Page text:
Af­ter re­turn­ing to A Camp at Chateau Se­gard on 13th Novem­ber the bat­tal­ion moved on to Devon­shire Camp in the Ren­inghelst area and on 17th be­gan a five day trans­fer by march to Coupigny.

On 25th Novem­ber they moved again to Fre­villers for train­ing. On 30th Novem­ber the bat­tal­ion re­ceived ur­gent or­ders to en­train at Savy for Tin­court. On 1st De­cem­ber 1917 the bat­tal­ion went into the front and sup­port lines near Tin­court, mov­ing into the sup­port trenches at Epehy on 4th.

Back in the front line from the 8th-11th De­cem­ber the bat­tal­ion in­stalled wiring, im­proved trenches and dug a new front line.

Af­ter a break at Viller­sFau­con they re­turned to the front line from 16th-20th.

On Christ­mas Eve the bat­tal­ion re­turned to the trenches for four days, but were given their Christ­mas din­ner at Saulcourt on 29th De­cem­ber.

The new year of 1918 be­gan with a four day trench tour, fol­lowed by train­ing at Liéra­mont and Haut Al­laines un­til 19th Jan­uary.

On the 20th the bat­tal­ion moved to Epehy by light rail­way and be­gan an­other trench tour be­fore mov­ing into Brigade Re­serve at Saulcourt on 28th.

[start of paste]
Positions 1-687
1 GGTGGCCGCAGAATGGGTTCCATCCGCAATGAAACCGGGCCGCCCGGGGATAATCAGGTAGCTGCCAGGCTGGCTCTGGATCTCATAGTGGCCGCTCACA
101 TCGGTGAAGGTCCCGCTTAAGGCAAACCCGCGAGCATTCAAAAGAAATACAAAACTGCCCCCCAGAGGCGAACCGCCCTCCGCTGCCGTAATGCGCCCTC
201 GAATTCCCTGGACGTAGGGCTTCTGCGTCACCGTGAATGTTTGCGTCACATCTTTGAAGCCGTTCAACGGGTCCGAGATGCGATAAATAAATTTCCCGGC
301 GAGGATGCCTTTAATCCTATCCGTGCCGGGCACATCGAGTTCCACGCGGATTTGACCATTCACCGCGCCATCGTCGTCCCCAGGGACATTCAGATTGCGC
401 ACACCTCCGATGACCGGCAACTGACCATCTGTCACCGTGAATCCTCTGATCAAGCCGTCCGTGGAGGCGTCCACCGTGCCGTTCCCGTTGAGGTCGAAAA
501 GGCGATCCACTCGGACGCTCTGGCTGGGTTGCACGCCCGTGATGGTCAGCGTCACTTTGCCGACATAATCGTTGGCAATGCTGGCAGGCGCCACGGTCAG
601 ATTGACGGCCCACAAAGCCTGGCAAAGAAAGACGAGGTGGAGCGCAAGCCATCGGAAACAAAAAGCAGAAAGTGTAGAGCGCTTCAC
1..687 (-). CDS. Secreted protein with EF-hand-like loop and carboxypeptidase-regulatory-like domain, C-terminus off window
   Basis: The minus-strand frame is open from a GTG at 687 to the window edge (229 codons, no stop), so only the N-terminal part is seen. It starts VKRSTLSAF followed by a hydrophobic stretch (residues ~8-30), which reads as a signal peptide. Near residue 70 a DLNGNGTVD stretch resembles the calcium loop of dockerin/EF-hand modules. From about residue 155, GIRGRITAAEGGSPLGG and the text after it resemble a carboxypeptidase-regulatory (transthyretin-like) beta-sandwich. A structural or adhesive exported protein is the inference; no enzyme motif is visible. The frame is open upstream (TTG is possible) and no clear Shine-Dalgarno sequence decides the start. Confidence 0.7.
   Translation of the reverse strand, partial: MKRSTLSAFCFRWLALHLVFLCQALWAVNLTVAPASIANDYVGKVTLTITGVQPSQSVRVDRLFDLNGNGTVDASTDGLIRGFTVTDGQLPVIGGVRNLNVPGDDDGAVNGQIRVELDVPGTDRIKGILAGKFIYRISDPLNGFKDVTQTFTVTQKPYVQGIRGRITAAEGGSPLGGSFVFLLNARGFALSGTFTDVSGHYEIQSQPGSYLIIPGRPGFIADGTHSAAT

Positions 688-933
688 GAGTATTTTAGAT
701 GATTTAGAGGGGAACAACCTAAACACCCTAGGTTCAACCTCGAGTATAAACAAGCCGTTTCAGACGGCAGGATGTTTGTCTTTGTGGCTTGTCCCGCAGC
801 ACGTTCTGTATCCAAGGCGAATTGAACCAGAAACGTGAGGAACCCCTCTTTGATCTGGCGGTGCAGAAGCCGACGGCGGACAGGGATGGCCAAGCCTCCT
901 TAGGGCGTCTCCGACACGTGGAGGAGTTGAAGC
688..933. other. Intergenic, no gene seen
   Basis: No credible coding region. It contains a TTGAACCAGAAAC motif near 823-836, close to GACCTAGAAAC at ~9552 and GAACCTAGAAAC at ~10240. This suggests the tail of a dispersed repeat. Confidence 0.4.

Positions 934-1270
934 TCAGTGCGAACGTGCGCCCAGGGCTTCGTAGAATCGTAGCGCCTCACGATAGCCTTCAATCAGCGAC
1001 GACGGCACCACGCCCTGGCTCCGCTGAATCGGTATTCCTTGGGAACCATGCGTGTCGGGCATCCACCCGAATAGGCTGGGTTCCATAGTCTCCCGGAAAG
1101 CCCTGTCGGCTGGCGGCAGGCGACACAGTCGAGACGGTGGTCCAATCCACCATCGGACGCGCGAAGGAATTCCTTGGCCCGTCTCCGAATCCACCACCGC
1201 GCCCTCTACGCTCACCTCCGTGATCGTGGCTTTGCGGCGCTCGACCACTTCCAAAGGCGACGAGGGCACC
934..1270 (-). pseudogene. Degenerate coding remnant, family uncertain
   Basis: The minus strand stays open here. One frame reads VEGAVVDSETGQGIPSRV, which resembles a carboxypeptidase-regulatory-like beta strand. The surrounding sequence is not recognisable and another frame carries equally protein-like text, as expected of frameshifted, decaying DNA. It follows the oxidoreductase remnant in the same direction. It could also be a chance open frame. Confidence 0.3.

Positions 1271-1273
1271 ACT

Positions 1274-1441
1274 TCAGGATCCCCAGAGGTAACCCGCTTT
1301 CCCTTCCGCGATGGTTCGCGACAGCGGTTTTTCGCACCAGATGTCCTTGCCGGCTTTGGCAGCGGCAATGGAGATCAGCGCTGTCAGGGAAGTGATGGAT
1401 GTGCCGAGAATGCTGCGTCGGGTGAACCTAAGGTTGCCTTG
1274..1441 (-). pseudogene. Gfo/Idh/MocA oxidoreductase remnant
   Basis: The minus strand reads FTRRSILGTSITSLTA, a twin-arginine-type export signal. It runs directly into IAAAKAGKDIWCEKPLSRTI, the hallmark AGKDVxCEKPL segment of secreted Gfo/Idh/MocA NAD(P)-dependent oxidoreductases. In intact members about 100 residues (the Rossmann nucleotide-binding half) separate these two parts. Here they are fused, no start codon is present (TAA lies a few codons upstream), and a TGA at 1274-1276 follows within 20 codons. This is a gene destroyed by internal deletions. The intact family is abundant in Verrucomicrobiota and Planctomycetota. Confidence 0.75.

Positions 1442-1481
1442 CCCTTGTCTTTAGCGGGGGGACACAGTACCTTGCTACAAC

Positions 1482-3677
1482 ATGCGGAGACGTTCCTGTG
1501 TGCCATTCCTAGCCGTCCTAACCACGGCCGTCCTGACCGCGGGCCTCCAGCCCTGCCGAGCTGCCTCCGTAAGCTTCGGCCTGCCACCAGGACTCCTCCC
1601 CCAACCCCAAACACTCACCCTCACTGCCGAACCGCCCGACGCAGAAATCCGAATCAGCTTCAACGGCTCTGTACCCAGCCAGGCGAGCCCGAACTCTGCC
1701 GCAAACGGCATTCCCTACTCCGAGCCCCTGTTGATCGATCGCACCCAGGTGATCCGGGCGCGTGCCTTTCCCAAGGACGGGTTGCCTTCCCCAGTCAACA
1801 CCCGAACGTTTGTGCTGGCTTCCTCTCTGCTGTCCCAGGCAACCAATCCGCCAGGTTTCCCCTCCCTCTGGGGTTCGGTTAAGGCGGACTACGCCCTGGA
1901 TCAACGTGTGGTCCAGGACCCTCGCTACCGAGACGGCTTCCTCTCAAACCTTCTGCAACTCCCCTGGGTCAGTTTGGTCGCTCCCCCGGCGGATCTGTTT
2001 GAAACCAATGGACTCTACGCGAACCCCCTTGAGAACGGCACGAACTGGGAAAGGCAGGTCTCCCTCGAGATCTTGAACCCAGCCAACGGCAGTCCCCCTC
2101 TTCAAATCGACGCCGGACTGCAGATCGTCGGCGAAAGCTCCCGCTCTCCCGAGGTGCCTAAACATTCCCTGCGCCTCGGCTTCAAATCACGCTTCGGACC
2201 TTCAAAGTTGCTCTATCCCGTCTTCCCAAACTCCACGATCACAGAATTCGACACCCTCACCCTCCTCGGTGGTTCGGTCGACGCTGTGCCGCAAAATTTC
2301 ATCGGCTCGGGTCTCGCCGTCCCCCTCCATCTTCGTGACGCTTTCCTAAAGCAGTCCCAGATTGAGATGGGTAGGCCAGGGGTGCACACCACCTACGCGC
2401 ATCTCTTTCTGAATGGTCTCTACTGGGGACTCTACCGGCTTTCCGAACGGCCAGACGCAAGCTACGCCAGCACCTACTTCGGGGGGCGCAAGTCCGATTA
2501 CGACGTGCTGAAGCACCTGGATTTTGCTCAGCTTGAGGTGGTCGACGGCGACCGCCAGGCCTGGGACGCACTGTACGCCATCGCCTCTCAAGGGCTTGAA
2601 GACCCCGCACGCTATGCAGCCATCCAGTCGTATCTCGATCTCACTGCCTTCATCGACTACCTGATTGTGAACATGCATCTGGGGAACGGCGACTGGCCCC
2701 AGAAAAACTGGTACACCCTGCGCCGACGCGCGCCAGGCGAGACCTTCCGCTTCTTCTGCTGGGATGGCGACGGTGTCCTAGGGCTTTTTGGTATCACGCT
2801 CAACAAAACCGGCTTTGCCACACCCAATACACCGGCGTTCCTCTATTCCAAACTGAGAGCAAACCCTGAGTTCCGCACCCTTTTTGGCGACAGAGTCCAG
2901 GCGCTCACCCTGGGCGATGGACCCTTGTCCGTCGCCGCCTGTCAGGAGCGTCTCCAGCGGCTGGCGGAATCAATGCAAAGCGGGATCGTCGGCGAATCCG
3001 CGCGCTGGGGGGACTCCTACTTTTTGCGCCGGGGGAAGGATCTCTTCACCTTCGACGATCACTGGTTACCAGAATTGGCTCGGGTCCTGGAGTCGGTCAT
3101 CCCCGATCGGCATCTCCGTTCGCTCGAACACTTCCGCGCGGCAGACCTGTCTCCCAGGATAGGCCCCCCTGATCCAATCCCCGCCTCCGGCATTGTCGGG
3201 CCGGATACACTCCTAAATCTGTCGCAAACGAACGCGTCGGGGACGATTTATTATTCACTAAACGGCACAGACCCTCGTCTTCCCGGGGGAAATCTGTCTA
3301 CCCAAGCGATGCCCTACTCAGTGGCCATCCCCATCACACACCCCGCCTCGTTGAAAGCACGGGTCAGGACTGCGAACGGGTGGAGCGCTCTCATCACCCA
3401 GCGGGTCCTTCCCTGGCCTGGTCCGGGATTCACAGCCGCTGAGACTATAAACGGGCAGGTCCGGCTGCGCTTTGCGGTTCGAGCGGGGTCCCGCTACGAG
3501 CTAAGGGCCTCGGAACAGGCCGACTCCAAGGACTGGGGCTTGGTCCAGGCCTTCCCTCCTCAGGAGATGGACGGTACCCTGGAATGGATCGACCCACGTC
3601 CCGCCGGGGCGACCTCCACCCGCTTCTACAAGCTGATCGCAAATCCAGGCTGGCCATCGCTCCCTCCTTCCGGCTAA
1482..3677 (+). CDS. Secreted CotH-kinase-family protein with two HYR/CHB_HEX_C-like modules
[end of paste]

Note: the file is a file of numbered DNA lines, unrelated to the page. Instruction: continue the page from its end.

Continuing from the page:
On 4th Fe­bru­ary the bat­tal­ion moved into sup­port at Epehy. Re­lieved on 7th Fe­bru­ary the bat­tal­ion moved by light rail­way to Mois­lains, where train­ing took place un­til 18th Fe­bru­ary.

The bat­tal­ion then moved to B Camp, Tem­pleux la Fosse, and worked on the trenches and rail­way at Flam­in­court. From 24th -28th Fe­bru­ary the bat­tal­ion was based at Adrian Camp, Villers-Fau­con, for wiring work and trench dig­ging.

In March it be­came clear that the Ger­mans were plan­ning a Spring Of­fen­sive. On the morn­ing of the en­emy as­sault, 21st March 1918, the 7th Bat­tal­ion was hold­ing the left hand por­tion of the front be­tween Pez­ières and Epehy vil­lage when it was at­tacked by Ger­man stormtroop­ers.

The bat­tle for Epehy raged all day. On 22nd March the bat­tal­ion was or­dered to re­treat to­wards the old Somme bat­tle­field of 1916, cross­ing the Peronne Canal to Aize­court-le-Bas and Feuil­lau­court and tak­ing up po­si­tion on a ridge to the north of Hem.

On 2nd April the bat­tal­ion marched to Dra­noutre and en­trained at St. Roch sta­tion, Amiens, hav­ing been posted once more to the Ypres Salient. They pro­ceeded by lorry to Mon­mouthshire Camp, mov­ing on to But­ter­fly and Leeds Camps, La Clytte, Chipawa and Scot­tish Wood Camps and ar­riv­ing at Manawatu Camp on 11th.